Ich, habe die doppelte Staatsbürgerschaft Deutsch und Amerikanisch. Mein Mann ist deutscher.
Kann ich für mein Kind ebenfalls die amerikanische beantragen (Geburt und Wohnsitz in DE)?
Wäre hilfreich eure Erfahrungen zu lesen
Das ist keine Frage von "Erfahrungen" (die hier eh kaum jemand haben wird), sondern eine Frage der US-amerikanischen Rechtslage.
Die ist ausführlich hier beschrieben: https://en.wikipedia.org/wiki/Citizenship_of_the_United_States
Und speziell hier: https://en.wikipedia.org/wiki/Birthright_citizenship_in_the_United_States#Statute,_by_parentage
Children born overseas to married parents
The following conditions affect children born outside the U.S. and its outlying possessions to married parents (special conditions affect children born out of wedlock: see below):
If both parents are U.S. citizens, the child is a citizen if either of the parents has had residency in the U.S. prior to the child's birth
If one parent is a U.S. citizen and the other parent is a U.S. national, the child is a citizen, if the U.S. citizen parent has lived in the U.S. for a continuous period of at least one year prior to the child's birth
If one parent is a U.S. citizen and the other parent is not a U.S. citizen or national, the child is a citizen if
the U.S. citizen parent has been "physically present" in the U.S. before the child's birth for a total period of at least five years, and at least two of those five years were after the U.S. citizen parent's fourteenth birthday.
the U.S. citizen parent has not been "physically present" for a total period of at least five years, then a U.S. citizen grandparent must has been "physically present" for at least five years.
Children born overseas out of wedlock
There is an asymmetry in the way citizenship status of children born overseas to unmarried parents, only one of whom is a U.S. citizen, is handled.
Title 8 U.S.C. § 1409 paragraph (c) provides that children born abroad after December 24, 1952 to unmarried American mothers are U.S. citizens, as long as the mother has lived in the U.S. for a continuous period of at least one year at any time prior to the birth.
8 U.S.C. § 1409 paragraph (a) provides that children born to American fathers unmarried to the children's non-American mothers are considered U.S. citizens only if the father meets the "physical presence" conditions described above, and the father takes several actions:
Unless deceased, has agreed to provide financial support while the child is under the age of 18 years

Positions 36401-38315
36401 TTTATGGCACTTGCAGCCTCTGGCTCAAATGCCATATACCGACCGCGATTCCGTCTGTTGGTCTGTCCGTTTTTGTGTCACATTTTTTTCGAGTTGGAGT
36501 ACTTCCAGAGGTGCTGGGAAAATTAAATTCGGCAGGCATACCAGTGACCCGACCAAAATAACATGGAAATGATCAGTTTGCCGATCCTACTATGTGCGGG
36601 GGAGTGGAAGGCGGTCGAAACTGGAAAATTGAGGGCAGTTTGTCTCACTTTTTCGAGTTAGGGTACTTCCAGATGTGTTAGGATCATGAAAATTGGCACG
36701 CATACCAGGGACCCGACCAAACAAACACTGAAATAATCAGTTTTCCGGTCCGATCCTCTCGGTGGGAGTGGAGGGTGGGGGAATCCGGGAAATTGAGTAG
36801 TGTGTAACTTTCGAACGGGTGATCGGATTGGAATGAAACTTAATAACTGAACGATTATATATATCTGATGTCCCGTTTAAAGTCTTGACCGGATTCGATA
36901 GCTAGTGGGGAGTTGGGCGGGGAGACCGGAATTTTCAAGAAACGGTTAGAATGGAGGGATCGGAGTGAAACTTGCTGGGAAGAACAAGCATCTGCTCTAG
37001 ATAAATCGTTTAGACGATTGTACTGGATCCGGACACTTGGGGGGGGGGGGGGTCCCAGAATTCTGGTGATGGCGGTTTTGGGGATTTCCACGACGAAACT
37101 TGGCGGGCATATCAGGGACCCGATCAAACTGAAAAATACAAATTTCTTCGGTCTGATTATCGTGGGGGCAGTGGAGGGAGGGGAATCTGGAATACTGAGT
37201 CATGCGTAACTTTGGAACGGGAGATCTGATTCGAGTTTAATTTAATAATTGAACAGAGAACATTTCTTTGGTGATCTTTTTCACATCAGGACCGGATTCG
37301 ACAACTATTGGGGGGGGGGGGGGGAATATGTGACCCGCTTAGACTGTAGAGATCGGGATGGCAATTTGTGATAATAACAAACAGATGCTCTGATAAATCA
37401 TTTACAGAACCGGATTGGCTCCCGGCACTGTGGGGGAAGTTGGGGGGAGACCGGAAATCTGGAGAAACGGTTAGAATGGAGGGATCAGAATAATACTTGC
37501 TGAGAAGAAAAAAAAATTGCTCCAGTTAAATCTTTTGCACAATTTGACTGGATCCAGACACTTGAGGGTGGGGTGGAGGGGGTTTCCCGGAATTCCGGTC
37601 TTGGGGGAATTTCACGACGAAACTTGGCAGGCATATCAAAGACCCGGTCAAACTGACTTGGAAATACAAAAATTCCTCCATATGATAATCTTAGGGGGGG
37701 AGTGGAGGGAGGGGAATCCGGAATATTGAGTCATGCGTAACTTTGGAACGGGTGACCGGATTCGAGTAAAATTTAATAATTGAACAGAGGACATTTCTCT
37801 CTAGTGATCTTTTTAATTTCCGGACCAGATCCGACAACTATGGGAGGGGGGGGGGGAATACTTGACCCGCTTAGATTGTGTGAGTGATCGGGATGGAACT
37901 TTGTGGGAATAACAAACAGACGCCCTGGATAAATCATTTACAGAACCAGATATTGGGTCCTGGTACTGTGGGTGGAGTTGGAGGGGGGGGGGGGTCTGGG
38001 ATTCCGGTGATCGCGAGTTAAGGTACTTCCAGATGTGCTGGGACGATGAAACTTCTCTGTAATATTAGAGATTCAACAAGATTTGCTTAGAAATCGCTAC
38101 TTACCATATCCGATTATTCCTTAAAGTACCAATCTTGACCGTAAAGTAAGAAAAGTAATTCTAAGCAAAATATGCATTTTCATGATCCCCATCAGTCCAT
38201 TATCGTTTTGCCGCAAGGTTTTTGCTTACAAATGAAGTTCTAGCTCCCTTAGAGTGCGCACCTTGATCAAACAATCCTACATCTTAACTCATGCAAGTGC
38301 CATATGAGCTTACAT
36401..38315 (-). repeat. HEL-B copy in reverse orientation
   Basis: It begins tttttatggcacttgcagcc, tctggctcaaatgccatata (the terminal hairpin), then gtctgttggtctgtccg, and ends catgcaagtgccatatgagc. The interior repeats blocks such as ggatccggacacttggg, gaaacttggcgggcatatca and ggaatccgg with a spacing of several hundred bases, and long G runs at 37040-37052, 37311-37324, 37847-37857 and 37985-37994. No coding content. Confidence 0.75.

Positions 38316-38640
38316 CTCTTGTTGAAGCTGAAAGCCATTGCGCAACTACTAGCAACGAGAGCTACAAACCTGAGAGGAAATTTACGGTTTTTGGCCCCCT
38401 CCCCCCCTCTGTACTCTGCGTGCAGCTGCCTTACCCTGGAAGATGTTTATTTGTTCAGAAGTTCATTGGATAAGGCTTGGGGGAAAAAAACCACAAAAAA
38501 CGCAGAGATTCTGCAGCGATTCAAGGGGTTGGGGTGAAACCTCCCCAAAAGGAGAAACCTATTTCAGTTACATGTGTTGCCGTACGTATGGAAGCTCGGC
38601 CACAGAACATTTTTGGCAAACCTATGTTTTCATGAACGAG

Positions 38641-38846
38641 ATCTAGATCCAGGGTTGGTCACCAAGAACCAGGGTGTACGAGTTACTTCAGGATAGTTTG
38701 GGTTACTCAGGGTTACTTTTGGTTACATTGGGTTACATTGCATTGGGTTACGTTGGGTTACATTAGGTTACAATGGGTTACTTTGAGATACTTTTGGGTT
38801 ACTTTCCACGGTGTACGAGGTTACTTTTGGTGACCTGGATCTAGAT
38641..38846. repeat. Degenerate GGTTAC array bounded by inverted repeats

Establish paternity by clear and convincing evidence and, while the person is under the age of 18 years
the person is legitimated under the law of the person’s residence or domicile,
the father acknowledges paternity of the person in writing under oath, or
the paternity of the person is established by adjudication of a competent court.
8 U.S.C. § 1409 paragraph (a) provides that acknowledgment of paternity can be shown by acknowledging paternity under oath and in writing; having the issue adjudicated by a court; or having the child otherwise "legitimated" by law.
Because of this rule, unusual cases have arisen whereby children have been fathered by American men overseas from non-American women, brought back to the United States as babies without the mother, raised by the American father in the United States, and later held to be deportable as non-citizens in their 20s. The final element has taken an especially significant importance in these circumstances, as once the child has reached 18, the father is forever unable to establish paternity to deem his child a citizen.
This distinction between unwed American fathers and American mothers was constructed and reaffirmed by Congress out of concern that a flood of illegitimate Korean and Vietnamese children would later claim American citizenship as a result of their parentage by American servicemen overseas fighting wars in their countries. In many cases, American servicemen passing through in wartime may not have even learned they had fathered a child. In 2001, the Supreme Court, by 5–4 majority in Nguyen v. INS, first established the constitutionality of this gender distinction.
Außerdem gibt jedes US-Konsulat gern Auskunft.